You place the shroud
over my head,
it is dark, but I
can still touch her cheek.
You cut off
my fingers, leaving
only stumps, but I
can still taste her tears.
You pull out
my tongue, there is
only bitterness, but I
can hear her morning laugh.
You drown me
in a sea of noise
nothing breaks the din, but I
smell her sweetness.
You fill the room
with the acrid smoke
tearing at my nostrils, but I
can remember her love.
Publshed in Mehfil Issue #8, August 2020
I always imagined it would somehow
be romantic, not in the Hollywood sort of way,
but in an idyllic, picturesque manner,
even if that denied basic reality.
Reality, when it comes to origins discovered
is overrated, for the normal percolation time
is denied, and the impact is sudden
with no restraints to temper the blow.
Way back when, you learned by stories
told by the elders, who know, or led
you to believe they did without question,
who painted word pictures, drew out
fading photographs that barely seemed real.
You believed them because they knew,
knowledge directly proportional to their age.
For me it was the inside of my cheek,
a wait, and an email, and then news,
place names barren of detail, Lithuania.
Later, village names, and only then visions
of pogroms, of flight, of a desperate search
for freedom and West Virginia.
Details were added, but the picture
was monochrome, a barren, wordless
palette and no brush to be found.
My muse sits quietly
on the shelf over the counter
in the Café Espresso
at Barnes and Noble
nestled between 12 ounce bags
of Colombian Supremo and Kenya AA,
in the shadow of the plant
whose leaves reach out
to caress her cheek.
She whispers to me
between notes from the guitarist
performing on the edge
of the Music Department
hawking his new CD
to an audience there more
for the coffee and tea.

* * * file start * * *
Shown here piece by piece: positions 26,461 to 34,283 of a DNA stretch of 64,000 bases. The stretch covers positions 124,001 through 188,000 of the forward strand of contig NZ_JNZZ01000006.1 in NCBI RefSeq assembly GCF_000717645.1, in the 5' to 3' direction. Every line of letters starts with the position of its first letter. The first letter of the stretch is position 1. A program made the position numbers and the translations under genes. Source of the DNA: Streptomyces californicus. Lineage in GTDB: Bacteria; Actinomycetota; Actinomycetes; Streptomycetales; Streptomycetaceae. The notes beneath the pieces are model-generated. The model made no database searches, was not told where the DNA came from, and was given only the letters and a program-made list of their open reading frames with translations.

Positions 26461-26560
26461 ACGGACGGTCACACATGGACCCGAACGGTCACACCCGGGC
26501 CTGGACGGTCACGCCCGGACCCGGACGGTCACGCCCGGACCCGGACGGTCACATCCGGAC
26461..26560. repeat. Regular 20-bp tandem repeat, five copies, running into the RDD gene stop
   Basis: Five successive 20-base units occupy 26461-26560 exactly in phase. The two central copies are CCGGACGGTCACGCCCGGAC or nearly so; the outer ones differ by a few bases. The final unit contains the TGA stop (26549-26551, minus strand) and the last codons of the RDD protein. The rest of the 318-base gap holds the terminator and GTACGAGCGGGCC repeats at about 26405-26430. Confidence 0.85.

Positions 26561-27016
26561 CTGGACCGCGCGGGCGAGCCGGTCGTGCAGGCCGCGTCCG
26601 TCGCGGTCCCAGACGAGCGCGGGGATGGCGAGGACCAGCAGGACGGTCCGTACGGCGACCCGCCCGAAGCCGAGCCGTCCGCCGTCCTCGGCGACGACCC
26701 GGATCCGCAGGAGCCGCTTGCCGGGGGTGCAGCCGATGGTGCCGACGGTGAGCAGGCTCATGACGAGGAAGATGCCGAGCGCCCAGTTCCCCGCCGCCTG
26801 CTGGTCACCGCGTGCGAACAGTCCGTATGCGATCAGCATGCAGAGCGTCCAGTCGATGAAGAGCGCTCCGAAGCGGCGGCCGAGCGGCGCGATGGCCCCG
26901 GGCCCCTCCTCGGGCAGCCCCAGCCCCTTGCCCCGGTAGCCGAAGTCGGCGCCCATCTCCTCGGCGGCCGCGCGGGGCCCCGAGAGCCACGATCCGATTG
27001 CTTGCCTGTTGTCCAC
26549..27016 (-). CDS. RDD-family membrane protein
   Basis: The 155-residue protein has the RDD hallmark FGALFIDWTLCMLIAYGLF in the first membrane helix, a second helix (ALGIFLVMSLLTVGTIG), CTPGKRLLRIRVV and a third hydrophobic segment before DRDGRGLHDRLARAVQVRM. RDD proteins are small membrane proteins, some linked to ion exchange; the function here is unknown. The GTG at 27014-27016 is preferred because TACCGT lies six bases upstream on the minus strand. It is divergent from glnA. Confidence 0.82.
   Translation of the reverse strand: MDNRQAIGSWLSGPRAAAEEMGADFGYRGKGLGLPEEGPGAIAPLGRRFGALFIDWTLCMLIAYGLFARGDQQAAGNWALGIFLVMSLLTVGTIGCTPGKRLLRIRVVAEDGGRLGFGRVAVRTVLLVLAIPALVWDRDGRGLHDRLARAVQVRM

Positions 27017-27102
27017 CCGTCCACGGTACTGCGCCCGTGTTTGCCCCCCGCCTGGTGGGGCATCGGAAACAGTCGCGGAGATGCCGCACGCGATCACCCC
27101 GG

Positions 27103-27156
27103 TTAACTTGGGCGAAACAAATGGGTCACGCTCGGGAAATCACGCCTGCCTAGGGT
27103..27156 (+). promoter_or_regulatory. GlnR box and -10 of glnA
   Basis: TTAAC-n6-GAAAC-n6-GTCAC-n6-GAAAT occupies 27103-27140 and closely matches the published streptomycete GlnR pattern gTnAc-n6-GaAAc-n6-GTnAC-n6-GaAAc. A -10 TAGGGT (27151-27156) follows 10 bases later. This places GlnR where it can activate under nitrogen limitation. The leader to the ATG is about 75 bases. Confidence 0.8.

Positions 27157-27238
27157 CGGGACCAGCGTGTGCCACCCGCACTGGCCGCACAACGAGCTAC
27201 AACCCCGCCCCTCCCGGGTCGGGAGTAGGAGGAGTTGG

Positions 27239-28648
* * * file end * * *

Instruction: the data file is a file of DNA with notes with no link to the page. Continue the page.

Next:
The philodendron scandens
as I carefully tuck her
into the pouch
of my fleece jacket
for the long drive home.
You say you appreciate occasional
gifts of symbols of love.
You expect me to bring you a rose
it’s satin petals gently curling
back at the edges, always
threatening to suddenly unfold,
alluring, drawing in the eye
promising warmth and release.
I bring you an onion, wrapped tightly,
it’s papered skin, the luminescence
threatening to break out but always
just one more layer down.
I help you peel back a layer,
it comes off reluctantly, as if
letting go of this secret
could be painful or exposing.
We, both of us, shed tears
and I wipe yours with the edge
of my thumb, you watch mine
roll down my cheek and hang
perilously on the edge of my jaw.
I bring you an onion and peel it
slowly, I lift the bit to your lips.
It is sweeter than you anticipated
but still it has a fierceness
that borders on passion,
and it will cling to your lips
long after this moment
has faded into memory.
He says, “I’ve run out of cheeks,
my own family has used up so many
and there are so few left,
I save them to have one to turn
when someone sincerely and truly atones.”
“I suppose,” she says, “there is
some logic to that.”
“Not at all,” he replies,
“for if someone truly atones,
if the apology is honest and heartfelt
there is no need for a cheek to turn,
the wrong is righted, the wound healed.”
She laughs in agreement, adding,
“You only turn a cheek when
you expect another wound,
and a wise man once said
if they keep hitting you,
get out of the ring.”